Development of a Water Resources Map for Qatar
A detailed data repository of water resources in Qatar is developed to capture data for the development of water management strategies. The
water map takes the form of a GIS that includes information on
(a) quantities and qualities of all significant water sources, their location, their origin including wastewater, service water, industrial waste water, desalinated water and different types of groundwater, the availability of infrastructure to treat and/or transport such water, the authority in charge of allocating such water sources;
(b) all significant water users (sinks), their location, the purpose of water use (e.g. irrigation, cooling, extraction) and their water quality requirements; and (c) the current and planned infrastructure available to upgrade the quality of water sources and the associated costs.
Hazardous Waste Treatment
Our work concerns the hazardous chlorinated organics found in industrial waste discharges that are a potential threat to the environment. It is well known that a chemical reduction/oxidation process can convert chemically hazardous contaminants to non-hazardous or less toxic compounds that are more stable, less mobile, and/or inert. We, however, introduce a new class of a treatment process – named the ARP or Advanced Reduction Process – which is a combination of chemical reduction and activation. It is our contention that this approach will lead to the production of highly reactive reducing free radicals for rapid and effective reductive dechlorination and that the ARP will be cost-effective and competitive. We are thus setting up and developing the appropriate analytical and experimental procedures. We address a task specific to Qatar; we screen potential ARPs and identify those that are most effective in degrading target compounds detected at Qatar industrial sites (most probably 1, 2-dichloroethane and vinyl chloride). We also look at the fundamental data on the stoichiometry and kinetics of contaminant degradation in general and hence suggest the optimal conditions for applying promising ARPs.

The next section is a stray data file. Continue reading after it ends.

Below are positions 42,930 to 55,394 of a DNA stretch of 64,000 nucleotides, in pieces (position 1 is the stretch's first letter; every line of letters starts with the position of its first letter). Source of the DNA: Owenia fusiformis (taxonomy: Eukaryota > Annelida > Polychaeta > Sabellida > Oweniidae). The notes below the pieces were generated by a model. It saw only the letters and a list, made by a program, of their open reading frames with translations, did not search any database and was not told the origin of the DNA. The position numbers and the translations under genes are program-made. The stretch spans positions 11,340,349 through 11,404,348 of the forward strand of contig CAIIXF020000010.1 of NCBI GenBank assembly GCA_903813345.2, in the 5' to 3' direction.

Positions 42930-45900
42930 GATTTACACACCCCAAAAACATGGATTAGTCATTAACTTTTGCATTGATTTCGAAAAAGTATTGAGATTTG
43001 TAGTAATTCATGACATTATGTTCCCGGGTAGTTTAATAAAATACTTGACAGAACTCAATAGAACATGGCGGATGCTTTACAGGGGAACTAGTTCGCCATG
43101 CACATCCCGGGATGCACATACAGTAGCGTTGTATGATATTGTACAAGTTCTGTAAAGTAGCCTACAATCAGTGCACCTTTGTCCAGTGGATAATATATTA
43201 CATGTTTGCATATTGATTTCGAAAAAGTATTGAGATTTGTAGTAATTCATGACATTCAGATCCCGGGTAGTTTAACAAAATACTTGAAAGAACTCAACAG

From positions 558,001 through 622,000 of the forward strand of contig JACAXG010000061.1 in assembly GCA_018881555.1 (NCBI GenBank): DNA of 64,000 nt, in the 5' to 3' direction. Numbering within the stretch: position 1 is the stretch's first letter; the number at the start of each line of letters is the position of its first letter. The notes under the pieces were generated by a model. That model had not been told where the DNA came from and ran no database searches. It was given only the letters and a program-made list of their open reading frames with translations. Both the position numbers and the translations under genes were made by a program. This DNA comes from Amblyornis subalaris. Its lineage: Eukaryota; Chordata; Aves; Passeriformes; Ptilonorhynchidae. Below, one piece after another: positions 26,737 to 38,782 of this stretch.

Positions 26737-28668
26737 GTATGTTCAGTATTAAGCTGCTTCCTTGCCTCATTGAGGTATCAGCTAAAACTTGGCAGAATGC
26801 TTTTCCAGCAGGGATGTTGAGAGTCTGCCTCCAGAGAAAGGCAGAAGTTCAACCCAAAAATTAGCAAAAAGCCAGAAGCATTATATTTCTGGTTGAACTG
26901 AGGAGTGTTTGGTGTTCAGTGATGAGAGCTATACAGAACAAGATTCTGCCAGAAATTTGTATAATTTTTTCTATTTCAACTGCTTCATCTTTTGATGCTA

Seawater for Process Cooling
The project investigates the environmental impact of adding anti-biofouling chemicals (a form of biocides) to seawater discharged into the Arabian Gulf. Seawater-induced biofouling – caused by the build-up of living organisms – of heat exchangers and related equipment is a standard problem that is controlled conventionally by adding a biocide to the flow stream, usually a compound of chlorine. Chlorine, however, reacts with bromide and other naturally occurring elements of seawater to form oxidants which can, in turn, react with other organic species in the seawater to form toxic halogenated compounds. In principle, such compounds pose an environmental and health threat, especially given the huge amount of treated seawater discharged into the Gulf by Qatar’s industrial plants. Studies include the chemical, physical, and biological process of the biocide reactions, development of tools to predict their transport and fate in the environment as well as inside the industrial system, and recommended regulatory standards for biocide concentrations in seawater cooling systems.